China will work to water down any Security Council resolution though a delay-and-weaken strategy that maximizes concessions from both Iran and the West.
But this effort has yielded few results and merely serves to strengthen China’s strategic hand. The longer China holds out, the better treatment it gets from the West, which is hoping for sanctions that will likely do little to resolve the nuclear impasse anyway.
Iran is China’s third-largest oil supplier and home to expanding Chinese energy and commercial enterprises. China and Iran also share a strong resentment of perceived American meddling in their domestic politics. The bond with Tehran helps counterbalance American interests in a region that some strategists in China consider part of its “grand periphery.”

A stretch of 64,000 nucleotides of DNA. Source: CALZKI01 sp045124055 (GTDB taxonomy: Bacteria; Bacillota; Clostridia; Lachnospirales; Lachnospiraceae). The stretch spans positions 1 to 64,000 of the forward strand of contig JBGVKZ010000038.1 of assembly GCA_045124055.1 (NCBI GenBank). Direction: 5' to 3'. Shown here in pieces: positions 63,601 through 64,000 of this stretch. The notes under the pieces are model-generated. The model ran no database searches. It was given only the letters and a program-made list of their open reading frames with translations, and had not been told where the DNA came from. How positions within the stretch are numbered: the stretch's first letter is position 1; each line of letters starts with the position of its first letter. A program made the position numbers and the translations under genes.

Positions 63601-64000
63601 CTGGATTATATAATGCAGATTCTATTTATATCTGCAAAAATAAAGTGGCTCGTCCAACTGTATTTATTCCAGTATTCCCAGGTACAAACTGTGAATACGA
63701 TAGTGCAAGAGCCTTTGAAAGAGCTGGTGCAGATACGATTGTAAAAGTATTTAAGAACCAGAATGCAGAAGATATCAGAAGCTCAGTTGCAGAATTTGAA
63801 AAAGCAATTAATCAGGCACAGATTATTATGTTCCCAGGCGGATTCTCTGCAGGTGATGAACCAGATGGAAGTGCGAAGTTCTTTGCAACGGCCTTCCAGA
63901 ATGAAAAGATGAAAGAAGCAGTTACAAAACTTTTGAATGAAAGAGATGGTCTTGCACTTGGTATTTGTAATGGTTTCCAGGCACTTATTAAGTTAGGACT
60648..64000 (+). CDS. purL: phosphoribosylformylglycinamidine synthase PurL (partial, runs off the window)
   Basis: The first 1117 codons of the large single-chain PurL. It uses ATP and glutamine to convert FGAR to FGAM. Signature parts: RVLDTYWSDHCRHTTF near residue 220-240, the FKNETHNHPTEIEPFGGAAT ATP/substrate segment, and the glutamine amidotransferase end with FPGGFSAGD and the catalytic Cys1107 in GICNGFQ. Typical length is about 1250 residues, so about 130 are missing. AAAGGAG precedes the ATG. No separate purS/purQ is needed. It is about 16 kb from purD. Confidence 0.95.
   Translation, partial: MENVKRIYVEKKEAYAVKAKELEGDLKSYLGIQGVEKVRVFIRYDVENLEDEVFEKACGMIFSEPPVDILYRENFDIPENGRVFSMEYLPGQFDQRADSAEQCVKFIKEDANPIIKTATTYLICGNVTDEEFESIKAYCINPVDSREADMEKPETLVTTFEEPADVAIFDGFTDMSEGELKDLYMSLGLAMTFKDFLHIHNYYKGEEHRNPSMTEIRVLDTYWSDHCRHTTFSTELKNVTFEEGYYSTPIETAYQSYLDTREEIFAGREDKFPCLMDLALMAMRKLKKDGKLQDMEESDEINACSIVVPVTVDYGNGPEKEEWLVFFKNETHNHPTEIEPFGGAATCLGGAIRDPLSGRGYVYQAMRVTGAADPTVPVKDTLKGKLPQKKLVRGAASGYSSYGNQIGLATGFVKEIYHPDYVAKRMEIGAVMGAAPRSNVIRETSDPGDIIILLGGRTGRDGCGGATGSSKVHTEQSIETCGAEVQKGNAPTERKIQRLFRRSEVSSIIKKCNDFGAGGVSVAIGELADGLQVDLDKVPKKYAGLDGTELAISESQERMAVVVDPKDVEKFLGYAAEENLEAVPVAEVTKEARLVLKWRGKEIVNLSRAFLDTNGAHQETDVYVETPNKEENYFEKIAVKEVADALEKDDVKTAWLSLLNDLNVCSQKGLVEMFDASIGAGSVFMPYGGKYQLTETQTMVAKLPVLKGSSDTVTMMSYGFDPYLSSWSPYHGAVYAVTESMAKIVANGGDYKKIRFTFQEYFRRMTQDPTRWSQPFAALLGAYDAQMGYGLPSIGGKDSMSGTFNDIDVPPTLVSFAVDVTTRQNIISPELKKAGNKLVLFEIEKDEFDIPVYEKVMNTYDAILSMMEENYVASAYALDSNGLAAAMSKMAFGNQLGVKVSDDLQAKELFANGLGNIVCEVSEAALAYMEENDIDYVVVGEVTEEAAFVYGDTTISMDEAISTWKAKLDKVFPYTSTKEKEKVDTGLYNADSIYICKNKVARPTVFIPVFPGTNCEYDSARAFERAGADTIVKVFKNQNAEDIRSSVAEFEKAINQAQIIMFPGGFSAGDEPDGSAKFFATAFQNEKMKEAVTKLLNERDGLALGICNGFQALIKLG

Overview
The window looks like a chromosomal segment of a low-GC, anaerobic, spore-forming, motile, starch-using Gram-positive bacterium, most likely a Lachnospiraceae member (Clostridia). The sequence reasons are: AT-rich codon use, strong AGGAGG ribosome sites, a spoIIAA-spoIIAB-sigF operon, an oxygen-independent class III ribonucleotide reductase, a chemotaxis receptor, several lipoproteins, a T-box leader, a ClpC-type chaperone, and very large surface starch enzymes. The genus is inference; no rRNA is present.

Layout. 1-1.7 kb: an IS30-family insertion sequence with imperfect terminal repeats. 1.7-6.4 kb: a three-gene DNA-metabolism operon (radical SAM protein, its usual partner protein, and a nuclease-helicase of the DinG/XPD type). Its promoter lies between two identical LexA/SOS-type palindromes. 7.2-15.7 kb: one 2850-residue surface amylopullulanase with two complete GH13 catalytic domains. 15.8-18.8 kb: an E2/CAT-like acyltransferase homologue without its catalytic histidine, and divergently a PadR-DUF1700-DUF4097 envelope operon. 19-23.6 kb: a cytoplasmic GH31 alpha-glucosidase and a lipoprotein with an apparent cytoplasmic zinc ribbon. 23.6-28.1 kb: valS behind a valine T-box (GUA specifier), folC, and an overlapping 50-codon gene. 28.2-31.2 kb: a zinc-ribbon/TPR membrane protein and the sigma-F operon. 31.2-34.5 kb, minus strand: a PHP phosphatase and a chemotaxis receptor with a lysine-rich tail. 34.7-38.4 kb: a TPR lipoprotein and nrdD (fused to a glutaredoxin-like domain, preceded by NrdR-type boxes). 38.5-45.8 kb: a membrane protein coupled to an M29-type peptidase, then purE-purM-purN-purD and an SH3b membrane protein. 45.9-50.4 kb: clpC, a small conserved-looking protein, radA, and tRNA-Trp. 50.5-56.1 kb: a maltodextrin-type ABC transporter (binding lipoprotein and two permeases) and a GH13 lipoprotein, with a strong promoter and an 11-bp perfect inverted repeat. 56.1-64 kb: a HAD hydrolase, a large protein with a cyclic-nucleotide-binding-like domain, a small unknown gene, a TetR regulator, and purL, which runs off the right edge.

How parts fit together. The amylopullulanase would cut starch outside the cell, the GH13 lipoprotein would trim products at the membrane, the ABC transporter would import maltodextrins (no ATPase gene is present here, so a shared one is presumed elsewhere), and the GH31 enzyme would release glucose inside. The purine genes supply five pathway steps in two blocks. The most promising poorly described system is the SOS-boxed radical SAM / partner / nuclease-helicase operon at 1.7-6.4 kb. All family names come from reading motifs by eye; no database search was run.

Beijing has also led a charm offensive with Muslim countries since the Xinjiang riots in July 2009, partly in response to strong condemnations by top Iranian clerics of China’s administration of the restive western province.
Unlike the US and Europe, Beijing does not seem to see an urgent need to deal with the Iran nuclear issue. Trying to pressure Beijing by sharing Western intelligence on Iran is unlikely to have much effect.
Building an effective international coalition of countries – including Arab Gulf countries and those with Security Council membership – is a far better way to shape China’s Iran calculus.